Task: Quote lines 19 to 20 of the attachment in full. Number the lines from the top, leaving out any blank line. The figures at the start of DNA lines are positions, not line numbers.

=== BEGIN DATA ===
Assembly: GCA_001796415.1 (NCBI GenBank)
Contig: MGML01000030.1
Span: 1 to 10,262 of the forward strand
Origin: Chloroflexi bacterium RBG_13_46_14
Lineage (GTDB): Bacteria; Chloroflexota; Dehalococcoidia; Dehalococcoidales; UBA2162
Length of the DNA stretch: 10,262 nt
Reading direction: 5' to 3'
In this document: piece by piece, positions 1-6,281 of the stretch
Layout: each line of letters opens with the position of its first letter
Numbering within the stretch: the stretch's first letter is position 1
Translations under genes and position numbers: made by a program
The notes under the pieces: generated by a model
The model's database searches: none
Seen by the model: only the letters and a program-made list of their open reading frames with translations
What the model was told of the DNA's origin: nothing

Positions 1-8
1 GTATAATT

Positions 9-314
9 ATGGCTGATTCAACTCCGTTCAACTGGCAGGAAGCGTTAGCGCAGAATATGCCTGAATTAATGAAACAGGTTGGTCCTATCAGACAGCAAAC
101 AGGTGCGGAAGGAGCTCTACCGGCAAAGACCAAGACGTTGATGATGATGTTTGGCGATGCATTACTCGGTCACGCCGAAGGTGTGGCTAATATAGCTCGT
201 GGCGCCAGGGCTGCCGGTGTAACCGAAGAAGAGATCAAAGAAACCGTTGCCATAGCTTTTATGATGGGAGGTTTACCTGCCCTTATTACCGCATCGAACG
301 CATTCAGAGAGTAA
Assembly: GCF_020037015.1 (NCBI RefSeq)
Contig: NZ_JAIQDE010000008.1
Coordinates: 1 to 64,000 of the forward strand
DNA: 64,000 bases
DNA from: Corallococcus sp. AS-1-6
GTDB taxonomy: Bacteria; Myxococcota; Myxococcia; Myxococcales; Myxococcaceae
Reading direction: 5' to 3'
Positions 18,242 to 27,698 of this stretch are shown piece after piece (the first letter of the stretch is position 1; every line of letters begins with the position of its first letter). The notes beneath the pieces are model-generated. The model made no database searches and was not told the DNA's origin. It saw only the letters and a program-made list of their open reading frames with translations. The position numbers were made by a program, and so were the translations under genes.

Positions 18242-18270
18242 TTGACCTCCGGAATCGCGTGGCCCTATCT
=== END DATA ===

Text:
9 ATGGCTGATTCAACTCCGTTCAACTGGCAGGAAGCGTTAGCGCAGAATATGCCTGAATTAATGAAACAGGTTGGTCCTATCAGACAGCAAAC
101 AGGTGCGGAAGGAGCTCTACCGGCAAAGACCAAGACGTTGATGATGATGTTTGGCGATGCATTACTCGGTCACGCCGAAGGTGTGGCTAATATAGCTCGT